Senzu beans. Interview with Tutu

On the occasion of Rarefacció, the music and sound program of Audio Formal, Andrejs Vīksna interviews TUTU invited to the third session of the cycle.

There is a certain aura of mystery surrounding Gemma Planell Bartolomé, the DJ behind alias Tutu. She has been playing sets for many years now and you can find some of them on her SoundCloud profile. But apart from that she prefers to stay away form all the media buzz and let the music speak for her.”The sessions of Tutu are odes to life, between pure adrenaline and the most genuine curiosity. Like windows that open to horizons both near and far, her sets run through the landscape with the same intensity that she lives other creative facets of her life”. These two vague and poetic sentences are one of the very few scraps of information you cand find about her on the web. That is, until now, that she has agreed to conduct the following interview due to her live in Rarefacció.

ANDREJS VIKSNA. You are very careful when putting personal information about yourself on the web. It is unusual these days especially for a public figure like a DJ. What made you take this decision and what role does Internet play in your DJ practise?
TUTU. I don’t feel like a public figure at all. Internet is a great tool to discover new stuff if you’re driven by curiosity like me, but it’s also easy to get lost in it. Internet can be inspiring, but sometimes it gets overwhelming.

A. V. In the only interview I found with you in English, you said that you have a passion for photography and it has influenced your work as a DJ. What are the things photography has brought to your DJing?
T. Some of my gigs and tracks are related to my photos. I take pictures and process them in the same way as I work with tracks. I focus on an idea, I capture it and then I play with layers, filters, loops, etc.

A. V. Do you see DJing more as a form of art or craft? Looking from my position DJing seems to be in this weird “no man’s land” position between both of them. Years ago photography was in a similar position, but it has now been “accepted” as an art and a way of expression not just a craft or something that reflects the taste level of photographer.
T. DJing is a bit of both. On the technical side it’s closer to a craft. But I feel DJing is related to art, because playing music implies saying something, it’s a way to express yourself. I approach my sets the same way I approach my photos, tracks or drawings.

A. V. Since there are so few scraps of information about you on the internet I had to go to your Instagram account and there are so many pictures of nature! What role does nature play in your life and career? I am asking this because you frequently use field recordings in you mixes.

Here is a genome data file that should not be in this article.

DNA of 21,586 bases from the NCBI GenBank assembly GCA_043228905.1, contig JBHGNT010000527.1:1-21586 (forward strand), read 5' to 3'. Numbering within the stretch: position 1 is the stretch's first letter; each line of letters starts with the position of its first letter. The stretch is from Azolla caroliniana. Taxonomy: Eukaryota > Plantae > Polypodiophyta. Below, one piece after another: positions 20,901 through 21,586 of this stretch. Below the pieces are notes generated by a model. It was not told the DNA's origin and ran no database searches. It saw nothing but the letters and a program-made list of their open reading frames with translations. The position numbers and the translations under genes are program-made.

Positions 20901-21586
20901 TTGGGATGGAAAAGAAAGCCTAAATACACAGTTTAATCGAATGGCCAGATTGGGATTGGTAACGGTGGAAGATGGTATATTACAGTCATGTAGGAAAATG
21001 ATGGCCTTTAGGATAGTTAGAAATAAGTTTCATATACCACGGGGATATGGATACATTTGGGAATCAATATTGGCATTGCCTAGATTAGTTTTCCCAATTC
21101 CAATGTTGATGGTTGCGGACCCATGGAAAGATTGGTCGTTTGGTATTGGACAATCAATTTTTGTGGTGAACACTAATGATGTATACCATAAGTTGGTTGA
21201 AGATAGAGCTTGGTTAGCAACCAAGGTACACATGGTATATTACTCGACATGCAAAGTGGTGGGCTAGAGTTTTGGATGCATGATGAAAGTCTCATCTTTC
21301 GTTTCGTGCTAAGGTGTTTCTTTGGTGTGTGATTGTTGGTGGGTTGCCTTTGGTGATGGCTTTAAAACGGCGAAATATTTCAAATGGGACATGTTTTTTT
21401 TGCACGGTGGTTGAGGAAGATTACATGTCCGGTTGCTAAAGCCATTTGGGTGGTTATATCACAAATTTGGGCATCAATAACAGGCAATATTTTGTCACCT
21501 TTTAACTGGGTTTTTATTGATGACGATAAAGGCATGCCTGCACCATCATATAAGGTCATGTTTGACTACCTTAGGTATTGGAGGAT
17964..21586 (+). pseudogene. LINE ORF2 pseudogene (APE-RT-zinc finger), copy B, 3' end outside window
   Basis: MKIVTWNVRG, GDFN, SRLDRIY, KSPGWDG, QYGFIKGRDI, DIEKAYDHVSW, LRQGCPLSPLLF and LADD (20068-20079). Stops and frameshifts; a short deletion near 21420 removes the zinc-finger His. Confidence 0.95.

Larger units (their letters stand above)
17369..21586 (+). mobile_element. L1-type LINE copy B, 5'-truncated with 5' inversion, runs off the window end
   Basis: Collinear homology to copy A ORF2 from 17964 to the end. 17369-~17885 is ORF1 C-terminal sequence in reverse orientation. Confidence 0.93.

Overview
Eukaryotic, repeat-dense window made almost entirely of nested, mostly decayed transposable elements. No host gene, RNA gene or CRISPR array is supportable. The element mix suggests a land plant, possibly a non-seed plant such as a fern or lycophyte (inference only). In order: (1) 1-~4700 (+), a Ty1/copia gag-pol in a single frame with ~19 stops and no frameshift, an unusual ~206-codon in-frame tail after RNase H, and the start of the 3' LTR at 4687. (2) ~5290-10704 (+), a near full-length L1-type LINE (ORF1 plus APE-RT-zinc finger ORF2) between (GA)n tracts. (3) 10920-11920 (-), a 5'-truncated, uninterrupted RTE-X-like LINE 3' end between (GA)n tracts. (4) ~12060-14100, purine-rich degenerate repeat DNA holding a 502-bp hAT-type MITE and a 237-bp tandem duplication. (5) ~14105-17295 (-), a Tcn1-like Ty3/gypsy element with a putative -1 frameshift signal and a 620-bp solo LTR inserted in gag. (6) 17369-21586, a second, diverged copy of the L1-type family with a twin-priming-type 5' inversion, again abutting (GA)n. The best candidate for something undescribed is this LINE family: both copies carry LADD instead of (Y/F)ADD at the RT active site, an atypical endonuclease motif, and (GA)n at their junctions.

T. Walking and running in nature gets me closer to some sort of essence which is important for me. Nature makes me feel free and alive, it’s what I call Senzu beans. I usually make my field recordings to document significant personal experiences in nature, and I often include these in my mixes and tracks.

A. V. I believe you see DJing as a form of storytelling. Do you have a story in mind when you start building a DJ set or does the story develop itself in the process? If we talk about DJing as storytelling: what are the topics you are interested in?
T. Some of my mixes have titles, that give some clues about this. Gynes, I’m fired up!, Fóvea, Senzu beans, Tsunami Gems, Run, From Home to Nature… are some of them.

A. V. How do you build a DJ set and transitions? Do you build it around a feeling or some songs that you have found etc.?
T. It’s always about feeling and intensity. I use songs, sounds and field recordings as different layers to open the gate to feelings. I also focus on tempo and harmony, and then I decide whether to explore or break it.

A. V. Do you see audience as an active participant of your DJ performances? Do you leave a room for improvisation in your sets depending on how audience reacts, or do you always play the set you have planned before?
T. Yes, I see audience as a part of my performances, but I need to have my own process to get my message across. Then I can take some risks.

A. V. What are the things you like about DJing?
T. The same as in nature.

A. V. What makes a good DJ set?
T. The element of surprise and the ability to lift you up.

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